unauthorized access to your network. Because it is a radio device, the access point can communicate
beyond the physical boundaries of your worksite.
Just as you use the Express Setup page to assign basic settings, you can use the Express Security page
to create unique SSIDs and assign one of four security types to them. Figure 2-6 shows the Express
Security page.
Figure 2-6
Express Security Page
The Express Security page helps you configure basic security settings. You can use the web-browser
interface’s main Security pages to configure more advanced security settings.
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Understanding Express Security Settings
When the access point configuration is at factory defaults, the first SSID that you create using the
Express security page overwrites the default SSID, tsunami, which has no security settings. The SSIDs
that you create appear in the SSID table at the bottom of the page. You can create up to 16 SSIDs on the
access point. On dual-radio access points, the SSIDs that you create are enabled on both radio interfaces.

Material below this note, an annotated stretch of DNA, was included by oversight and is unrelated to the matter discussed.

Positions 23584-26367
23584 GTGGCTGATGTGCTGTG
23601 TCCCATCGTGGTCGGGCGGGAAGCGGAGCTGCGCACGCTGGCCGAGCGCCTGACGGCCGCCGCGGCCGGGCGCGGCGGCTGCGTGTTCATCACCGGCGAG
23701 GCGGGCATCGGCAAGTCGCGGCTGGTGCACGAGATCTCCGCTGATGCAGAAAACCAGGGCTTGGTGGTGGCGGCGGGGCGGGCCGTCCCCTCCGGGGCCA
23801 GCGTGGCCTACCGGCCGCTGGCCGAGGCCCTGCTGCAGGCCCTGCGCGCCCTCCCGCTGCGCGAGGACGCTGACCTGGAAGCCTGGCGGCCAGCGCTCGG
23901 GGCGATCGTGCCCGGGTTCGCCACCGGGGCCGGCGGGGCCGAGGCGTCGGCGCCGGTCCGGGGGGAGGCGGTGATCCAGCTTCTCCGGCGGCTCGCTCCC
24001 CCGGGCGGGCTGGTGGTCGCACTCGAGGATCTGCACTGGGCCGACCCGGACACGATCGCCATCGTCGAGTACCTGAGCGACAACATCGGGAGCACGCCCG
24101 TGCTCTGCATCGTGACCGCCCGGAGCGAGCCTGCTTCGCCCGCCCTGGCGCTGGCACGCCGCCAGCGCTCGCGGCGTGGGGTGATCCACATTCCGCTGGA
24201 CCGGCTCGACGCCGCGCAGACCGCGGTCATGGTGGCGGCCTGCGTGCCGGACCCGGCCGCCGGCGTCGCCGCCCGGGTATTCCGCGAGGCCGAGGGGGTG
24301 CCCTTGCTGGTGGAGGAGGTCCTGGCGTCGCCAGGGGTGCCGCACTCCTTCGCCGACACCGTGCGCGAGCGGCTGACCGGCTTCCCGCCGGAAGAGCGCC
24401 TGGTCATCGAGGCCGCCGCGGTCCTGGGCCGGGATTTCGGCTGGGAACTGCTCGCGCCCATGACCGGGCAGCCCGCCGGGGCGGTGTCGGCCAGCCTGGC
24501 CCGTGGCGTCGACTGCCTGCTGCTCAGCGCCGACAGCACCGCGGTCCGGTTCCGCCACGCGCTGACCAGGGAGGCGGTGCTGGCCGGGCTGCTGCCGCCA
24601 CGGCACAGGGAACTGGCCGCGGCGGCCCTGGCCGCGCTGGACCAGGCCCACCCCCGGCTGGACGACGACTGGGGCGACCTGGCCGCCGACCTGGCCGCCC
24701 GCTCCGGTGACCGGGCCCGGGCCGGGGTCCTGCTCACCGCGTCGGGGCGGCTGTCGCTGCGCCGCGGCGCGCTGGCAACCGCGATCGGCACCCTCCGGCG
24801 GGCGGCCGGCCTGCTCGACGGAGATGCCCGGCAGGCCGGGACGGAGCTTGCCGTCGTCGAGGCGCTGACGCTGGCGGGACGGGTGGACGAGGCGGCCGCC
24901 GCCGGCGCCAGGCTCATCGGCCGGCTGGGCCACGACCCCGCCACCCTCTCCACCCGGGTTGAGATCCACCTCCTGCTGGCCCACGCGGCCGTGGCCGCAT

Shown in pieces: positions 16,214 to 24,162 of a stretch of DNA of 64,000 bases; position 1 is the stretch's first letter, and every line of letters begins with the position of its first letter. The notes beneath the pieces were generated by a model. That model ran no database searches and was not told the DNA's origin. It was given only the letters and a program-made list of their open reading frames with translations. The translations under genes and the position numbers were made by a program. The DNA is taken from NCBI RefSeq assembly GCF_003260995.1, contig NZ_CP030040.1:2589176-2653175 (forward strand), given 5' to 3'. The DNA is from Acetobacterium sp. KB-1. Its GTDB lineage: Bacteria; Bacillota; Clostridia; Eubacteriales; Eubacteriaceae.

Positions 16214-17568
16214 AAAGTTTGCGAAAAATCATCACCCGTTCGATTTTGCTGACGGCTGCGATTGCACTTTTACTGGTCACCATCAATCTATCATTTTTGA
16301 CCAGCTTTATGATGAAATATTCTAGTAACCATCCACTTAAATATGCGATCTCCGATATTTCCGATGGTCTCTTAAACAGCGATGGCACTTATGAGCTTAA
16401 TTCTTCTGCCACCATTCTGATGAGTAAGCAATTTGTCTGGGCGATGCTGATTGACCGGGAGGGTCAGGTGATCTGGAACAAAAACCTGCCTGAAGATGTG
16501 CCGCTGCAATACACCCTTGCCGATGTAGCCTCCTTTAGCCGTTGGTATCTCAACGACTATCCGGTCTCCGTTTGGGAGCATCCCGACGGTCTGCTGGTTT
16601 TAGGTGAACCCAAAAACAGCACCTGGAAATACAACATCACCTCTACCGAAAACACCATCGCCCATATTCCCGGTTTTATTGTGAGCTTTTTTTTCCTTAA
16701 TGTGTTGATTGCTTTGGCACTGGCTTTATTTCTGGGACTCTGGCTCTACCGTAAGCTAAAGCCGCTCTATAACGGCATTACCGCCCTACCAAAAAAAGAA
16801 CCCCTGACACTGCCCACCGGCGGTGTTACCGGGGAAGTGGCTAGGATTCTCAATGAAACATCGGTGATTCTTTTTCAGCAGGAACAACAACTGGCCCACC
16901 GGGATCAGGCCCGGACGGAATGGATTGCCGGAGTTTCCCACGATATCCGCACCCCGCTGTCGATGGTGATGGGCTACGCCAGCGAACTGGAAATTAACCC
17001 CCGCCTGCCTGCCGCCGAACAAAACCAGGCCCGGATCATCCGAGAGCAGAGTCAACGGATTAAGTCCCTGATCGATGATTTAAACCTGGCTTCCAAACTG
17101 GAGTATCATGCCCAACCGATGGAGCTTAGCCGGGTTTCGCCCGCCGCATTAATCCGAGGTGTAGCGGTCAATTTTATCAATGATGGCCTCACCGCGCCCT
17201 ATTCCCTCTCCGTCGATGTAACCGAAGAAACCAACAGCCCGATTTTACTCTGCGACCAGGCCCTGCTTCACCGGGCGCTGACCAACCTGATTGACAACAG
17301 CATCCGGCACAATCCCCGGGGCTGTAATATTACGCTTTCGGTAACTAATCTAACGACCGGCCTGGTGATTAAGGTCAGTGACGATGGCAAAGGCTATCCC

Using VLANs
If you use VLANs on your wireless LAN and assign SSIDs to VLANs, you can create multiple SSIDs
using any of the four security settings on the Express Security page. However, if you do not use VLANs
on your wireless LAN, the security options that you can assign to SSIDs are limited because on the
Express Security page encryption settings and authentication types are linked. Without VLANs,
encryption settings (WEP and ciphers) apply to an interface, such as the 2.4-GHz radio, and you cannot
use more than one encryption setting on an interface. For example, when you create an SSID with static
WEP with VLANs disabled, you cannot create additional SSIDs with WPA authentication because they
use different encryption settings. If you find that the security setting for an SSID conflicts with another
SSID, you can delete one or more SSIDs to eliminate the conflict.
Express Security Types
Table 2-2 describes the four security types that you can assign to an SSID.
Table 2-2
Security Types on Express Security Setup Page
Security Type
Description
Security Features Enabled
No Security
None.
This is the least secure option. You
should use this option only for SSIDs
used in a public space and assign it to
a VLAN that restricts access to your
network.
Static WEP Key
This option is more secure than no
security. However, static WEP keys
are vulnerable to attack. If you